Binding of nanoparticles (NPs) to mineral surfaces influences their transport through the environment. The potential, however, for growing minerals to immobilize NPs via occlusion (the process of trapping particles inside the growing mineral) has yet to be explored in environmentally relevant systems. In this study, the ureolytic bacteria Sporosarcina pasteurii was used to induce calcium carbonate precipitation in the presence of organo-metallic manufactured nanoparticles. As calcite crystals grew the nanoparticles in the solution became trapped inside these crystals. Capture of NPs within the calcite via occlusion was verified by transmission electron microscopy of thin foils. Nanoparticles with a negative surface charge were captured with greater efficiency than those with a positive surface charge, resulting from stronger attachment of negative nanoparticles to the positively charged calcite surfaces, which in turn facilitated occlusion. Thermodynamic and kinetic analysis, however, did not reveal a significant difference in kp (calcite precipitation rate constant) or the critical saturation at which precipitation initiates (Scrit), indicating the presence of different charged nanoparticles did not influence calcite precipitation at the concentrations used here. Overall, these findings demonstrate that microbially driven mineral precipitation has potential to immobilize nanoparticles in the environment via occlusion.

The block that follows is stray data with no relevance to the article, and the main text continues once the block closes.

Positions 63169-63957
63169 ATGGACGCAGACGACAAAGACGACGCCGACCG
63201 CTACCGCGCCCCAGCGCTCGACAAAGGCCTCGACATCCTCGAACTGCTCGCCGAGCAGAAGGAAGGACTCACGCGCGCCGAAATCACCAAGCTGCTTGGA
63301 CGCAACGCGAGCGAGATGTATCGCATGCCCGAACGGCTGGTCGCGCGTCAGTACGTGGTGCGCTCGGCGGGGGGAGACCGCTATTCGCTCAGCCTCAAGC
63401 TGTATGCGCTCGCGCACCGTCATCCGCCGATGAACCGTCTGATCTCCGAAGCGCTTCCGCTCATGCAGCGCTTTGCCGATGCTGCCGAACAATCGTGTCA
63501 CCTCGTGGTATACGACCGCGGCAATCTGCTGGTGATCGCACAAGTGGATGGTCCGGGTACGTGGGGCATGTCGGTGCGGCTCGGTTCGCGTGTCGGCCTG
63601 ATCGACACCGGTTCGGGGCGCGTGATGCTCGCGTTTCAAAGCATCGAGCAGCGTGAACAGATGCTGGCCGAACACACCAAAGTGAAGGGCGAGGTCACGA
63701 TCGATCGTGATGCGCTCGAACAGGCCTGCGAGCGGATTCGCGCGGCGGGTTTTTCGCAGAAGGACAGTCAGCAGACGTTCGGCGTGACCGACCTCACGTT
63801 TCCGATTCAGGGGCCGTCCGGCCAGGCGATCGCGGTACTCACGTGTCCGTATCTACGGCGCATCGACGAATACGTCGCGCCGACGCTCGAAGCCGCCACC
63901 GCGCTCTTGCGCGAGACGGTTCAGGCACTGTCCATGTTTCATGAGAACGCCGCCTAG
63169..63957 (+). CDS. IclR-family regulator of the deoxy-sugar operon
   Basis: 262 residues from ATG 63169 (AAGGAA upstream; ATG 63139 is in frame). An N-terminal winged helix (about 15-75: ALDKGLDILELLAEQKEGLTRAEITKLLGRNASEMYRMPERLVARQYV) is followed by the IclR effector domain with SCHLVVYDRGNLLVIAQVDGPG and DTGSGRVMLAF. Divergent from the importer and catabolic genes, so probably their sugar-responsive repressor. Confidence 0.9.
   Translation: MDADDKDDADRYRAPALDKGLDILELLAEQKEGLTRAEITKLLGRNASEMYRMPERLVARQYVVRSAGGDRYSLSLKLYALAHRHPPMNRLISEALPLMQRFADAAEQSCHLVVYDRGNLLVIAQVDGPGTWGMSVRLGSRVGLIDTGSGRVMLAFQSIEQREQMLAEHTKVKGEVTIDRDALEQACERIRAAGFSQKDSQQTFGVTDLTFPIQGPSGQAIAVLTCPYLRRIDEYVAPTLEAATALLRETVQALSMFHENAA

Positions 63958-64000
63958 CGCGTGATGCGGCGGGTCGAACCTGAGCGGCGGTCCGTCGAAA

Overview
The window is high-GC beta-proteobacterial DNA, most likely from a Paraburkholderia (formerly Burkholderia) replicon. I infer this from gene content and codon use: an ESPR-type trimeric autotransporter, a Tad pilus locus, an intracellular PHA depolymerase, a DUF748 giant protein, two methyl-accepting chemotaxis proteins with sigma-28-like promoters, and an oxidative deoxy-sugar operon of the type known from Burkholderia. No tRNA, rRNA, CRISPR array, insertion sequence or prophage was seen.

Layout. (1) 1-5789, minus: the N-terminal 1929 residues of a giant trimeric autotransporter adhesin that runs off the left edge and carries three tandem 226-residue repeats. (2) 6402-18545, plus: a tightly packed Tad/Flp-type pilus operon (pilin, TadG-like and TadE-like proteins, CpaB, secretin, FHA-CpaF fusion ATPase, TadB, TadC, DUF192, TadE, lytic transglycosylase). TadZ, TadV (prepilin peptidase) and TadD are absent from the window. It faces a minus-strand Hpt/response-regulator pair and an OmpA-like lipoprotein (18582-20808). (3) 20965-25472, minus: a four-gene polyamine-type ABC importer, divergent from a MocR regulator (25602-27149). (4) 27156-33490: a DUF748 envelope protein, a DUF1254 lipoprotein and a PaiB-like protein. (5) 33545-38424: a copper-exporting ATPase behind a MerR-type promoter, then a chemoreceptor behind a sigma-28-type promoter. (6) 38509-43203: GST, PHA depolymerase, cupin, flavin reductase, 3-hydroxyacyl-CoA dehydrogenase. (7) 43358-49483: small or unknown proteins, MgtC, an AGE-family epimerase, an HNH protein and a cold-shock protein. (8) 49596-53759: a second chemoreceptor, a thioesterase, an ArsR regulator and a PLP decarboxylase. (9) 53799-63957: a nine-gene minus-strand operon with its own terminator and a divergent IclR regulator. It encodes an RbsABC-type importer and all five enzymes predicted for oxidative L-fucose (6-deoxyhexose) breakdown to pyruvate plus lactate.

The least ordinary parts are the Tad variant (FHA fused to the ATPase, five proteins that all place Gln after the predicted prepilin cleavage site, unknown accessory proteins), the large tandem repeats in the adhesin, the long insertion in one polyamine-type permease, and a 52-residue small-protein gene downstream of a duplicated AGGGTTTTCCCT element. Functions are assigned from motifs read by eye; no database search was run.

- Sporosarcina pasteurii
- calcium carbonate precipitation